I sense that unity is one of those spiritual principles that I’m supposed to be practicing in all my affairs along with forgiveness, acceptance gratitude and all the rest. While an honest inventory about Tradition One shows that I do pretty well in my group, it is clear I have a long way to go to becoming a unifying presence in the world at large.
I come from a culture and upbringing that rewarded individuality. I was taught that each of us separate not only from each other, but also from God whose place is in heaven while I grovel around down here on earth. Instead of connecting with others, I learned to judge and compare. You are either better than me or worse than me, but never the same as me. I had to compete against you to make the team, to make the grade and to make a living. The problem with competition is that someone has to lose -- hardly a unifying force in the world.
I lived in conscious separation from other people and God for most of my life. It’s no surprise that during the last days of my drinking I ended up in almost total isolation -- drinking all alone in my darkened apartment day after day. I remember thinking how good it was that no one else was in my life. No one to hassle me about my drinking or give me any crap about not looking for work. How sad it is for me to recall these thoughts today.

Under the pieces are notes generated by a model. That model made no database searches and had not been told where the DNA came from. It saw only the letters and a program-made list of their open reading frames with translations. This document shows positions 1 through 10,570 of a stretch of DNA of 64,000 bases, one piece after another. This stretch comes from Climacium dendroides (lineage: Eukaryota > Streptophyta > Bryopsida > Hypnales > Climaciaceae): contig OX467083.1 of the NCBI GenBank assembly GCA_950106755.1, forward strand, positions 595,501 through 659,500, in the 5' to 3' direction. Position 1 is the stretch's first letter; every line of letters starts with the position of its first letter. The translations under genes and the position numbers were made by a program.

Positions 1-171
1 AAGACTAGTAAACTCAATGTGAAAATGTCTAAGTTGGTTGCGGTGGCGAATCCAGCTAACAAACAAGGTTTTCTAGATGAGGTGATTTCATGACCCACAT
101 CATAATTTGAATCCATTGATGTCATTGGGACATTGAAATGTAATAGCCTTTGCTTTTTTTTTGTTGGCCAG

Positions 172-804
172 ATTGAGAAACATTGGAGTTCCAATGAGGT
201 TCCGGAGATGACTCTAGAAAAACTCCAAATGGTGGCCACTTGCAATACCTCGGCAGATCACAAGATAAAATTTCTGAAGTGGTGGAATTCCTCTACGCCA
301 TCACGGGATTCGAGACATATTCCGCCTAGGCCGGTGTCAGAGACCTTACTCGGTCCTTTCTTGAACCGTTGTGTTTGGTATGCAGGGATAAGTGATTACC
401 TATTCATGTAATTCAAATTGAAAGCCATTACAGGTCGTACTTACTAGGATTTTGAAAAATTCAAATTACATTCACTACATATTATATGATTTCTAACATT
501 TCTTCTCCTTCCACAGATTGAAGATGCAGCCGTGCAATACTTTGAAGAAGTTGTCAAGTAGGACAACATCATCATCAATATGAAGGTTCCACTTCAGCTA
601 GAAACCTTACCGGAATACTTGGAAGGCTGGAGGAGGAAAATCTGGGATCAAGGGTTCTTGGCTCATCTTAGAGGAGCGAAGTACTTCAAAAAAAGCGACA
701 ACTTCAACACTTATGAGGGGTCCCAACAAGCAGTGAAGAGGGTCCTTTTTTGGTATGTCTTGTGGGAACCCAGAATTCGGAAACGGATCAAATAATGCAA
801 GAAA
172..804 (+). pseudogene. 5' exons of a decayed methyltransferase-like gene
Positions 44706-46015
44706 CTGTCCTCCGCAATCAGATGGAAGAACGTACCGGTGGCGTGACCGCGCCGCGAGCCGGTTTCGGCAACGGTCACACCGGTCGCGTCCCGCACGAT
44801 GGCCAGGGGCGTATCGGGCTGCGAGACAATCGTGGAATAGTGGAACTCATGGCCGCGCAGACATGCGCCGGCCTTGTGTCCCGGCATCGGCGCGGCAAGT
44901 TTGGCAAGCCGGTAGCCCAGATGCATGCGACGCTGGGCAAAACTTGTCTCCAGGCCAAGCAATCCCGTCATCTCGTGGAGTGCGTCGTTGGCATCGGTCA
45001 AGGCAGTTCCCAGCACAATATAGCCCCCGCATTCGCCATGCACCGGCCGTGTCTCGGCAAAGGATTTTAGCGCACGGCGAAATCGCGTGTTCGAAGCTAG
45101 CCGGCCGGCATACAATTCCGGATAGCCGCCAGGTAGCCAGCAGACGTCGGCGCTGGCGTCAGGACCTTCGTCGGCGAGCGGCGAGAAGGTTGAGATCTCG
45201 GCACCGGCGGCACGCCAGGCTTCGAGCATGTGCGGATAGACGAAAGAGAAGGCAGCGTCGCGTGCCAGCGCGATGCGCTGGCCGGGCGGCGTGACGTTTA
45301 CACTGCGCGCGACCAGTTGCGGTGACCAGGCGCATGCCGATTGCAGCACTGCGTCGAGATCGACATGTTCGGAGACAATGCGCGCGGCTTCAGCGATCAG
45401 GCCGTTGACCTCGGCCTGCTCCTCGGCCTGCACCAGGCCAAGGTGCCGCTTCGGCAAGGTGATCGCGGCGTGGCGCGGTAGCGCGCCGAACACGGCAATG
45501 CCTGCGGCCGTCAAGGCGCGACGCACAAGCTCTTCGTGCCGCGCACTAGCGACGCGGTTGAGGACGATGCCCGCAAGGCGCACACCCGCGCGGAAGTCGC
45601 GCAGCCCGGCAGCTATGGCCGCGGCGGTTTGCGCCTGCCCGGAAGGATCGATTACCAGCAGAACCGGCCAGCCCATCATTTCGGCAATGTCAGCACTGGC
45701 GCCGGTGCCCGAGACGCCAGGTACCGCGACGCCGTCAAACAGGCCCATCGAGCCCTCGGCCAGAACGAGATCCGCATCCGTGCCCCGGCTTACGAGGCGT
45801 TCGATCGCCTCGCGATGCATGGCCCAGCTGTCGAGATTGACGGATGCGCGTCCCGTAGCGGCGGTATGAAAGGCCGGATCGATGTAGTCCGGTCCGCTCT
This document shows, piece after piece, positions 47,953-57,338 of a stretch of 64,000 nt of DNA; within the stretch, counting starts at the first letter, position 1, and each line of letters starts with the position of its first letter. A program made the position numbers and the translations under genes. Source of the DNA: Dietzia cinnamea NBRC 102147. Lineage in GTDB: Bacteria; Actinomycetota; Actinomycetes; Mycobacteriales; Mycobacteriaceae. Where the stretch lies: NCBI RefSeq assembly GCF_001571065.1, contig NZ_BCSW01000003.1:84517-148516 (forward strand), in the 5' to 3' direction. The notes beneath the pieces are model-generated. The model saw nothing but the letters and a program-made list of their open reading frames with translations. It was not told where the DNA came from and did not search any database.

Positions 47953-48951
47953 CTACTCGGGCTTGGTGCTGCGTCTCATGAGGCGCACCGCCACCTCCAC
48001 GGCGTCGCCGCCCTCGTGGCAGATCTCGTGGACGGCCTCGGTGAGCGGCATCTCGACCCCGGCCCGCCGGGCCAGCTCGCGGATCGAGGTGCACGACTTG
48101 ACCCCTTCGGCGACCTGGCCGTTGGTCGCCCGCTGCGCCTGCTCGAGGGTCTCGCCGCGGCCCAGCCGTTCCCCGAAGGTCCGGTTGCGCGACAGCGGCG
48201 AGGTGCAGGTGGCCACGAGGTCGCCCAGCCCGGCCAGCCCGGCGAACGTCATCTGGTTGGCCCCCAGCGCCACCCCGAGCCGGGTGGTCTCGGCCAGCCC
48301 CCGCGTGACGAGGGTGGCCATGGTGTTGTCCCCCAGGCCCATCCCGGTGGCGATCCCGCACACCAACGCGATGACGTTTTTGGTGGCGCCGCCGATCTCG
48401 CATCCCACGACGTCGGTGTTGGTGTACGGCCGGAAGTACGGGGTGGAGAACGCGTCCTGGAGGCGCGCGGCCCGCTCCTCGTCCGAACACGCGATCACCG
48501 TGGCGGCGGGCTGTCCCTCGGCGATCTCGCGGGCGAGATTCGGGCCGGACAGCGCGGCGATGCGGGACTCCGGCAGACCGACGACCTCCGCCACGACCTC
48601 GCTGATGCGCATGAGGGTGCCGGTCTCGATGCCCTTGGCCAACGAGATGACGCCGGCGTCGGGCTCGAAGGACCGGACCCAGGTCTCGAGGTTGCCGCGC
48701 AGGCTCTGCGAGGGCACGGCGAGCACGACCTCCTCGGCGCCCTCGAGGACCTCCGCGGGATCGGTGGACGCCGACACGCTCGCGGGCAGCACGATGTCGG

My experience in AA has been very much about reconnecting with life itself. I was able to leave enough of my ego at the door and do what was suggested which placed me firmly in the center of AA. As I began to connect with Group Of Drunks -- I began to connect with my Higher Power too. Even though it was scary at first, I learned that being "a part of" rather than "apart from" was a much more satisfying way to live.
"...we had to fearlessly face the proposition that either God is everything or else He is nothing. God either is or He isn´t. What was our choice to be?" If my choice is "everything" then I must believe that every person, place and thing in the entire universe (including Osama bin Laden) is God. Even though we all look different on the outside and each of us has unique talents and experiences, each of us is just God in drag.